Google Analytics weirdness

I have a few websites, and I have all of them (except this one) in my Google Analytics account.  I don’t obsessively watch it, but I keep track of trends.

My main site, Tralfaz, I run on Joomla! which does a pretty good job of internally monitoring the page visits. I find that on days where I make a new post, I typically get 100  – 130 page views of that (mostly from the Product Management community). But Google analytics usually only tell me that 15 – 20 page views happened.  I don’t do aggressive SEO, but I do set the meta data and the tags to help the search engines find my content (and they do, most of my visits are not return visitors).

Then yesterday, I put up a new post.  It quickly had 100 page views, and today I went to check on my analytics graphs, and wow, it spiked.  It is almost identical to what Joomla! tells me that page views was. I wonder if this will continue? (I am not hopeful)

My last month on
My last month on

I suspect that google fiddles with the metrics to try to convince me to buy adwords, and to promote my site.  But since I run this for fun, and am not looking to commercialize it, the entreaties to use their tools to increase traffic fall on deaf ears.

More on life with the Nexus 7

I have been trying really hard to use my Nexus 7 as my tablet and media consumption device. In general, it is a worthy competitor to the iOS based iPad’s, but there are some notable differences.

1) The built in Safari “Reader” function is something I use heavily. If you are unfamiliar with it, it takes a web page, strips out all the marginal things, formats it in larger, more legible text, and makes it easy to read.  This is built in and “free”.  On a PC, it is not a big deal, as I usually have plenty of screen resolution, but even on a tablet, it is nice to have a clean copy to read without distraction. I have not found a good replacement in Chrome yet. Why won’t Google replicate this awesome feature?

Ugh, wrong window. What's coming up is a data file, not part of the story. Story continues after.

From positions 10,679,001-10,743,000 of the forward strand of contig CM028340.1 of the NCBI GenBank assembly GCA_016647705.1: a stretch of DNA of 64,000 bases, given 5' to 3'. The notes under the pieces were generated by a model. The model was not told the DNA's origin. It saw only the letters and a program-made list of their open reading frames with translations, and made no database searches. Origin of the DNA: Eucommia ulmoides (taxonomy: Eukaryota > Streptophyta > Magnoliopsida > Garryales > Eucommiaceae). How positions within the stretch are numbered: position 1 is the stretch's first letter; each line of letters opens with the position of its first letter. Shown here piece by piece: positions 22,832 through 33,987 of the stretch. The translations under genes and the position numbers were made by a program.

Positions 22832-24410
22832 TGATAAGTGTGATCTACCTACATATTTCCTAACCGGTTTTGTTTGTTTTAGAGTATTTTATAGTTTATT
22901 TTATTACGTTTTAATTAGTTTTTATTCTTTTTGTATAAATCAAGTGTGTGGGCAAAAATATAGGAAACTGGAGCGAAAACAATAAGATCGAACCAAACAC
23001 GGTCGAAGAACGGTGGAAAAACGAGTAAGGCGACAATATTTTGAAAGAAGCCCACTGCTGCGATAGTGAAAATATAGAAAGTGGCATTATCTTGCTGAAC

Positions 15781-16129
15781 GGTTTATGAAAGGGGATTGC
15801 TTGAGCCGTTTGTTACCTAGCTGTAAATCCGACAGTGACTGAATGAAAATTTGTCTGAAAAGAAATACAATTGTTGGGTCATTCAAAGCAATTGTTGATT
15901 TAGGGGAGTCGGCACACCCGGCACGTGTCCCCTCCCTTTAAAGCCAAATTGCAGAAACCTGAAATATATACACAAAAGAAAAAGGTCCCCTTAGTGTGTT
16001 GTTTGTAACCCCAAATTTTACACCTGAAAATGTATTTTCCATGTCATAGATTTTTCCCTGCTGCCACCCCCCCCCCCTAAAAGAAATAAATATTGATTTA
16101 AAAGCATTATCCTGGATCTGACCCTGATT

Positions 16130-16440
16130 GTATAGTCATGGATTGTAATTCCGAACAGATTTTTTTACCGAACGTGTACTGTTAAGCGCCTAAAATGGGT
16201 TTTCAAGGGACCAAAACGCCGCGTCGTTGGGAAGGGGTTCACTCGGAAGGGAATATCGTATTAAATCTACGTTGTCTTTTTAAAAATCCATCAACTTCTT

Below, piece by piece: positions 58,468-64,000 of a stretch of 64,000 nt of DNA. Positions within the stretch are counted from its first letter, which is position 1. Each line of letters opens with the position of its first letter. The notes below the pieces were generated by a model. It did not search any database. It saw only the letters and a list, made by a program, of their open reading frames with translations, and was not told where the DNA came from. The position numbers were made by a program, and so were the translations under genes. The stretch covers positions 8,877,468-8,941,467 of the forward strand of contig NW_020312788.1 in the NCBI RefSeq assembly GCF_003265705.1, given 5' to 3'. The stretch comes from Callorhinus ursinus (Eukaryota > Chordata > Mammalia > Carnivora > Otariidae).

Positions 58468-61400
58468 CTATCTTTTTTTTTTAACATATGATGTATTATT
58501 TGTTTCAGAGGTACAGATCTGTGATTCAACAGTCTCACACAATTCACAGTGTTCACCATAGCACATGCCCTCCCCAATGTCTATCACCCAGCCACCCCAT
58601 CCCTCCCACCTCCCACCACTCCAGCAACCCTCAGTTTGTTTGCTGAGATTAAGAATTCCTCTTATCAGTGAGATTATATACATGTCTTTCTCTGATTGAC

2) Google can’t help but fucking with their applications. I guess the drive to “Google+”-ify everything is a top down directive. What it means though is that they have pretty much ruined the Gmail application in the stock Android.  It has avatars of the people, linked to their profile, which isn’t terrible, but it takes up valuable screen real estate on a device that has limited space to begin with. Yes, I could set up all my Gmail accounts on the “other” email software, but then I lose the goodness of the Google integration (like Apple, it “just works”)